The problem of heat transfer in pipe flow has been extensively investigated in the past. Many different models have been proposed and adopted to predict the velocity profile, the eddy diffusivity, the temperature distributions, the friction factor and the heat transfer coefficient (Kays et al., 2004; Schlichting & Gersten, 2000). However, the majority of such studies give a description of the problem for non-internally heated fluids. Models regarding fluids with internal heat generation have been developed more than 50 years ago (Kinney & Sparrow, 1966; Poppendiek, 1954; Siegel & Sparrow, 1959), giving in most cases a partial treatment of the problem in terms of boundary conditions and heat source distribution, and relying on a turbulent flow treatment that does not seem fully satisfactory in the light of more recent investigations (Churchill, 1997; 2002; Kays, 1994; Zagarola & Smits, 1997). Internally heated fluids are of great interest in the current development of Molten Salt Reactors (MSR) (LeBlanc, 2010), included as one of the six innovative nuclear reactors selected by the Generation IV International Forum (GIF-IV, 2002) for a more sustainable version of nuclear power. MSRs are circulating fuel reactors (Nicolino et al., 2008), which employ a non-classical (fluid-type) fuel constituted by a molten halide (fluoride or chloride) salt mixture playing the distinctive role of both heat source and coolant. By adopting classical correlations for the Nusselt number (e.g., Dittus-Boelter), the heat transfer coefficient of the MSR fuel can be overestimated by a non-negligible amount (Di Marcello et al., 2008). In the case of thermal-neutron-spectrum (graphite-moderated) MSRs (LeBlanc, 2010), this has significant consequences on the core temperature predictions and on the reactor dynamic behaviour (Luzzi et al., 2011). Such influence of the heat source within the fluid cannot be neglected, and thus required proper investigation. The present chapter deals with this critical issue, first summarizing the main modelling efforts carried out by the authors (Di Marcello et al., 2010; Luzzi et al., 2010) to investigate the thermo-hydrodynamics of internally heated fluids, and then focusing on the heat transfer coefficient prediction that is relevant for analysing the molten salt behaviour encountered in MSRs. The chapter is organized as follows. Section 2 provides a brief description of the Molten Salt Reactors, focusing on their distinctive features, in terms of both sustainability (i.e., reduced radioactive waste generation, effective use of natural resources) and safety, with respect to the traditional configuration of nuclear reactors. Section 3 deals with the study of molten salt heat transfer characteristics, which represent a key issue in the current development of MSRs. In particular, a "generalized approach" to evaluate the steady-state temperature distribution in a representative power channel of the reactor core is presented. This approach incorporates recent formulations of turbulent flow and convection (Churchill, 1997; 2002), and is built in order to carefully take into account the molten salt mixture specificities, the reactor core power conditions and the heat transfer in the graphite core structure. In Section 4, a preliminary correlation for the Nusselt number prediction is advanced in the case of simultaneous uniform wall heat flux and internal heat generation, on the basis of the results achieved by means of the presented generalized approach. In Section 5, the main conclusions of the present study are summarized.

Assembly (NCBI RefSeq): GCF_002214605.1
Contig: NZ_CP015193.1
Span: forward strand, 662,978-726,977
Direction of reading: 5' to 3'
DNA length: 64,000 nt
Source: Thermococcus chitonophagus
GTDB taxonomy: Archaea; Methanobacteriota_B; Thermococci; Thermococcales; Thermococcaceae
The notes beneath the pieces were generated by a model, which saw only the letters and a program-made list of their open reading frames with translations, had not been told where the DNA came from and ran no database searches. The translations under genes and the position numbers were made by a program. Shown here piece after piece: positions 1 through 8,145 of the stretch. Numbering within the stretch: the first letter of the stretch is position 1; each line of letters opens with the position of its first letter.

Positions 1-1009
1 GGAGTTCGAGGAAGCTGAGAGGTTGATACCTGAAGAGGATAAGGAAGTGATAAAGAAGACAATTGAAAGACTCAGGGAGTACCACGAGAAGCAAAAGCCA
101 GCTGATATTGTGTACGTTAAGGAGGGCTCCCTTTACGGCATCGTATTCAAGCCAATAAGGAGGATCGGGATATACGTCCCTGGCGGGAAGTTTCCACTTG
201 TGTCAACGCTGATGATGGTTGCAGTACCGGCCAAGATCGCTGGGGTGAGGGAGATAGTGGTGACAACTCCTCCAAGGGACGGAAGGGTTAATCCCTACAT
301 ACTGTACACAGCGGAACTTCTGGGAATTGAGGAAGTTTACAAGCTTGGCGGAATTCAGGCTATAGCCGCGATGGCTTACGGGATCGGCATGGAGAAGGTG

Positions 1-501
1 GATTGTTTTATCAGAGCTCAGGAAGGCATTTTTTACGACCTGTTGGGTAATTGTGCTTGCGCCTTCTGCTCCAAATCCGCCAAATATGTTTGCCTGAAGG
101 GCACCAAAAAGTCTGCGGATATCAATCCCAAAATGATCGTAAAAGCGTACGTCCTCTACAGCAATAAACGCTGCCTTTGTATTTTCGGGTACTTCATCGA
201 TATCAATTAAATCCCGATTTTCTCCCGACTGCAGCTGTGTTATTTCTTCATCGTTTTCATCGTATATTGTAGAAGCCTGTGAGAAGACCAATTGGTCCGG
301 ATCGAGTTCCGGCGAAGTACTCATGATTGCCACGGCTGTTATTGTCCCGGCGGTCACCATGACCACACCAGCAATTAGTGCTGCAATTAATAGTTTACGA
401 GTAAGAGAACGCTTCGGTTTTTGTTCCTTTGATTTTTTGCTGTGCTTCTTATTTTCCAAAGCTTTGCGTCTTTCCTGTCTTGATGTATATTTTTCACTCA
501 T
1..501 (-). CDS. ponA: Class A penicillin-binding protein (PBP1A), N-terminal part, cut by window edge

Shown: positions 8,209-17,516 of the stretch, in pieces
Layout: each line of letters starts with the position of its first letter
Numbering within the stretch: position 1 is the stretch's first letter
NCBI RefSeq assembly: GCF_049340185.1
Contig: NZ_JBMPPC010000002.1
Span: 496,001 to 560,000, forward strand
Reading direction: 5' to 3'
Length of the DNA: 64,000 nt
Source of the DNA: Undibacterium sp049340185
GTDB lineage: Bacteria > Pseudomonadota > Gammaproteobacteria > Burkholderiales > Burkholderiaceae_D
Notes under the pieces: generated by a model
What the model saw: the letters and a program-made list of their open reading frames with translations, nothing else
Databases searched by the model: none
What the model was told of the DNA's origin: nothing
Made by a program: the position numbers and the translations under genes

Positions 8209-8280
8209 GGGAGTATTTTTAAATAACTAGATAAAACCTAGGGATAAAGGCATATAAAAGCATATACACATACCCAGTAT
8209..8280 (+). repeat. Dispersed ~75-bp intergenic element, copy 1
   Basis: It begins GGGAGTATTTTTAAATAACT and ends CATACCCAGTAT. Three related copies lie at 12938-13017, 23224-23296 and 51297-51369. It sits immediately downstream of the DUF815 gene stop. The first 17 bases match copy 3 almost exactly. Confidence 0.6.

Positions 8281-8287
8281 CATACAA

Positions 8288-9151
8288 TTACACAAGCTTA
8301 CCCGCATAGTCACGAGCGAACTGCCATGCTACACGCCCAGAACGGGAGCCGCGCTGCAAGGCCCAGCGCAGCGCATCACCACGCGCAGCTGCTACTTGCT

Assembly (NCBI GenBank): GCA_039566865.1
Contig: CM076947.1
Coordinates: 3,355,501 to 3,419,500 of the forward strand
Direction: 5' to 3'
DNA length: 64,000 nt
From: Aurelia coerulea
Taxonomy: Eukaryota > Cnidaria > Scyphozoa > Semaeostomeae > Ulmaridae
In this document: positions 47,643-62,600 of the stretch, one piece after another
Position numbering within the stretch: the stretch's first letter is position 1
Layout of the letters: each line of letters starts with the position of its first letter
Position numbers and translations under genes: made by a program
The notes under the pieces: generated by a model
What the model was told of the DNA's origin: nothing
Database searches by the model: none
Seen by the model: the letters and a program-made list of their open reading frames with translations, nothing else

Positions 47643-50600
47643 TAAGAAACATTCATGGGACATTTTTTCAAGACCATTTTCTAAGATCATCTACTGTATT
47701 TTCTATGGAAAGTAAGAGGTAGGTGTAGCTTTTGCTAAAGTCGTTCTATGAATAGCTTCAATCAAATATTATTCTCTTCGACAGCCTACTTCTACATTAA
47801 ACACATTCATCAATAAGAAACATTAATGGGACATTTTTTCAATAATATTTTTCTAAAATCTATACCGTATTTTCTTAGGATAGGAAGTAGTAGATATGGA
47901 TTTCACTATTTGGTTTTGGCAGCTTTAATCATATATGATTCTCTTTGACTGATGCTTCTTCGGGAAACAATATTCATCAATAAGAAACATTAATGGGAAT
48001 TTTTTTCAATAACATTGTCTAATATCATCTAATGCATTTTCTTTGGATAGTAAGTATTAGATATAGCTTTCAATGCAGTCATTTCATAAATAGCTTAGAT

Thermo-Hydrodynamics of Internally Heated Molten Salts for Innovative Nuclear Reactors

LUZZI, LELIO;AUFIERO, MANUELE;CAMMI, ANTONIO;FIORINA, CARLO
2012

Abstract